Cancer immunotherapy-associated hypophysitis.
Castillero F., Castillo-Fernández O., Jiménez-Jiménez G., Fallas-Ramírez J., Peralta-Álvarez MP., Arrieta O.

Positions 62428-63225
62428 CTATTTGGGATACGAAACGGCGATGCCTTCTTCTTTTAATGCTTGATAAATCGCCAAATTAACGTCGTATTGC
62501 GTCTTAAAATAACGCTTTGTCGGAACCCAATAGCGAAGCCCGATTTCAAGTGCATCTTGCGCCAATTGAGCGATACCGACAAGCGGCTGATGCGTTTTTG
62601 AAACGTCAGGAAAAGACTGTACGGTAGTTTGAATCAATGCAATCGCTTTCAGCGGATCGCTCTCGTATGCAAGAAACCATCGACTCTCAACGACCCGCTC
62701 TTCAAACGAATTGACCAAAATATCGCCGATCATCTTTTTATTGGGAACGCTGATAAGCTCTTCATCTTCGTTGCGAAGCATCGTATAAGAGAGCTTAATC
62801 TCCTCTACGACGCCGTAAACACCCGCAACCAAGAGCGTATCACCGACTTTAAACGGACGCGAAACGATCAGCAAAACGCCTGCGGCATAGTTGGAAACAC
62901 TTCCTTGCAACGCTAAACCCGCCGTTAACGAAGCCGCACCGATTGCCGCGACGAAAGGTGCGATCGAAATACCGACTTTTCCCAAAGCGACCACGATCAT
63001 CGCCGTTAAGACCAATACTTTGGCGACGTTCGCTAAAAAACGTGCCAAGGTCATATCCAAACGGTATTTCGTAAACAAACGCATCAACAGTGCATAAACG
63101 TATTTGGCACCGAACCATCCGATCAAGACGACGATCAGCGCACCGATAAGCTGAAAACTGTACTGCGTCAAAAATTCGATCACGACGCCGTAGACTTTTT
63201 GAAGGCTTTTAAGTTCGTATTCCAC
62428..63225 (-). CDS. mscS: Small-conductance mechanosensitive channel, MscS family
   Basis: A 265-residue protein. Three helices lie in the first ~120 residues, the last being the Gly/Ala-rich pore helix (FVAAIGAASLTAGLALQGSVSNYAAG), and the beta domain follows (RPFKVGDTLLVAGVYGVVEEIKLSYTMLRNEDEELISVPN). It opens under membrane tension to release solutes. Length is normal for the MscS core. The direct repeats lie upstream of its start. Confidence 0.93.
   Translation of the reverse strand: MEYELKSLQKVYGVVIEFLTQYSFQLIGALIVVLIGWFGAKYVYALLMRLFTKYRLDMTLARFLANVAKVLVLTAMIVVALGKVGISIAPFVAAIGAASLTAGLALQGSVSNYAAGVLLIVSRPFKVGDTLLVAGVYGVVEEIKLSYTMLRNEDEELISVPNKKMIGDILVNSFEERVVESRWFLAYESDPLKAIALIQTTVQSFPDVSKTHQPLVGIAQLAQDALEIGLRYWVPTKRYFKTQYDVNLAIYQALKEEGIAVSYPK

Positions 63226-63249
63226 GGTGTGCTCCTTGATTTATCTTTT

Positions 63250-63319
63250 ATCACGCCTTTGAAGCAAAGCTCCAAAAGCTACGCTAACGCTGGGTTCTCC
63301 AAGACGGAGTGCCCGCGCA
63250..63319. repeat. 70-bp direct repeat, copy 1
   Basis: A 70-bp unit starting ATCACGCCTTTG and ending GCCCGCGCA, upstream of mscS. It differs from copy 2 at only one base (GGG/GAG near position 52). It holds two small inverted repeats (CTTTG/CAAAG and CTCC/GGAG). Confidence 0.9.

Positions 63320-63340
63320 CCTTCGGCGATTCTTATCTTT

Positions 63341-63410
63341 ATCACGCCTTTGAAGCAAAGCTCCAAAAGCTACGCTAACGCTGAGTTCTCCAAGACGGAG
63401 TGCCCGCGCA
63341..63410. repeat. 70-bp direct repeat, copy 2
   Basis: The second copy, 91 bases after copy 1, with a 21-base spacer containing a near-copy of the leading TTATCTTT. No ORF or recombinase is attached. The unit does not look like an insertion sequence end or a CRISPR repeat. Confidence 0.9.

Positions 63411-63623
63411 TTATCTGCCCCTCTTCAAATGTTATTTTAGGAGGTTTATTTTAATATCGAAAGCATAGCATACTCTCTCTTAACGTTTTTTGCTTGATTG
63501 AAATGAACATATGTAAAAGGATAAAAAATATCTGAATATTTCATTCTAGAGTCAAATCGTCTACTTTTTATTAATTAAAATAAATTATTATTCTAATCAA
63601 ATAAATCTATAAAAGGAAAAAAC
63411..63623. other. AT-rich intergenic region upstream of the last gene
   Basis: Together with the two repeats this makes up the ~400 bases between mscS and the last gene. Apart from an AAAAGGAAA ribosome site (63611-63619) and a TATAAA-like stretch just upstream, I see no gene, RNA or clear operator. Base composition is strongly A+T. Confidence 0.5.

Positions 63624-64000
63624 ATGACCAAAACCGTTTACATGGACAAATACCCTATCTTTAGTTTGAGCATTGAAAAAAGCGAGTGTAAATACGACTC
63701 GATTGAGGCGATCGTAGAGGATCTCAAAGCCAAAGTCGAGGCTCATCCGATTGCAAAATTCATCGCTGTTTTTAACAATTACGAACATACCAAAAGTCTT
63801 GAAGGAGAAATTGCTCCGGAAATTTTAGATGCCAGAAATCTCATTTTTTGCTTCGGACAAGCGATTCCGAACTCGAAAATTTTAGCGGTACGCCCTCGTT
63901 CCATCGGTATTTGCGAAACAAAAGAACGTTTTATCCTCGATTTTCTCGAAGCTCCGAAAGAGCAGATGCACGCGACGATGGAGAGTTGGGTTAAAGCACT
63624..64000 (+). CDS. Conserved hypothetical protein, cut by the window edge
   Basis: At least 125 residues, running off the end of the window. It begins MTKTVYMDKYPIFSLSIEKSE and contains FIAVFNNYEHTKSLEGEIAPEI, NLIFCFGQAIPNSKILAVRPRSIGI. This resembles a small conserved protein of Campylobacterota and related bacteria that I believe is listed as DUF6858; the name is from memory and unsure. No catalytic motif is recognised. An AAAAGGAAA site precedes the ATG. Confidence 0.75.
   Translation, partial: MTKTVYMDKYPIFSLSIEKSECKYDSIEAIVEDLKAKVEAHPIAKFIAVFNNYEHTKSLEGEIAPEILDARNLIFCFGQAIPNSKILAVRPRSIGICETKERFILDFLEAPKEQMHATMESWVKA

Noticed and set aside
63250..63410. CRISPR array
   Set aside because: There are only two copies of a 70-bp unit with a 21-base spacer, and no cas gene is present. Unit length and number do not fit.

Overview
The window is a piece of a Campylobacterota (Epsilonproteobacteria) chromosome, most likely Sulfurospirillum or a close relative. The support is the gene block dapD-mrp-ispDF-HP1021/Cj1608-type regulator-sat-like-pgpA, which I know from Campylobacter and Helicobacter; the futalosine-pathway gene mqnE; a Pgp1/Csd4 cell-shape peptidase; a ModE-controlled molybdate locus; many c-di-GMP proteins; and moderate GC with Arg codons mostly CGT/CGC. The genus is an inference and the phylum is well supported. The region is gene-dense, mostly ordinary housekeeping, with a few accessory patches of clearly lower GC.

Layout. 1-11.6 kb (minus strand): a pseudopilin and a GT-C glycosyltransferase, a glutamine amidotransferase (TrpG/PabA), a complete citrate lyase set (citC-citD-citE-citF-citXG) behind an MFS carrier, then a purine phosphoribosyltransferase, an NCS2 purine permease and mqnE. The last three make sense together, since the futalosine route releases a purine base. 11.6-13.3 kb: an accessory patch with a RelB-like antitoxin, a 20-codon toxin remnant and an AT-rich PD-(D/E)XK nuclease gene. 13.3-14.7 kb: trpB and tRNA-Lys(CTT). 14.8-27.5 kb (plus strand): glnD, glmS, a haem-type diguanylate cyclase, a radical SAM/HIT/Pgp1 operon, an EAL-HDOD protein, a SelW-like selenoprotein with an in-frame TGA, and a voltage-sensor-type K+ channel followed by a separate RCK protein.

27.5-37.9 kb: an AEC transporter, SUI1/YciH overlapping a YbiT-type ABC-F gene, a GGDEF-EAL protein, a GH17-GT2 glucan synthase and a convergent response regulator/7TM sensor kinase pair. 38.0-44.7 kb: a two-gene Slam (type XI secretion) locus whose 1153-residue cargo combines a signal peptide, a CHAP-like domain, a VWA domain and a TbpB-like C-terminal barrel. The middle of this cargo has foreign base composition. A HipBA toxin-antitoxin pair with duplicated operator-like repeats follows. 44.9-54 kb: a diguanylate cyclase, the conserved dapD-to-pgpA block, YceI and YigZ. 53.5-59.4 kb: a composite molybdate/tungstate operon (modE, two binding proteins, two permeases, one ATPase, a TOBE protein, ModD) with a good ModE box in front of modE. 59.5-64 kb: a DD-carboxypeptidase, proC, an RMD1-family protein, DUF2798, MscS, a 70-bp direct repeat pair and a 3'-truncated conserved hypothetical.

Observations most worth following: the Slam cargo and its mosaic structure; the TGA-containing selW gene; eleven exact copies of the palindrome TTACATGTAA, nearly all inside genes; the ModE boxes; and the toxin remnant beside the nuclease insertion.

The advances in cancer therapy have included the development of drugs that inhibit immune checkpoint ligands. Two types of immune checkpoint inhibitors, both antibodies that target CTLA-4 and PD-1, have been approved for its use in NSCLC and melanoma as first-line or second-line therapy. Sadly, not desirable consequences of immunotherapy are immune-related adverse events. immune-related hypophysitis is the most common endocrine adverse event after thyroid disfunction. The particularity of endocrine immune-related adverse events is their non-reversibility, with incidence and prevalence destined to increase in the coming years, particularly if this form of therapy is used in the future for earlier stages of cancer. Therefore, hypophysitis represents a challenge for the physician, sometimes occurring without specific symptomatology and which should be considered for clinical management. In this review, we describe the current data regarding the pathophysiology and management for immune-related hypophysitis.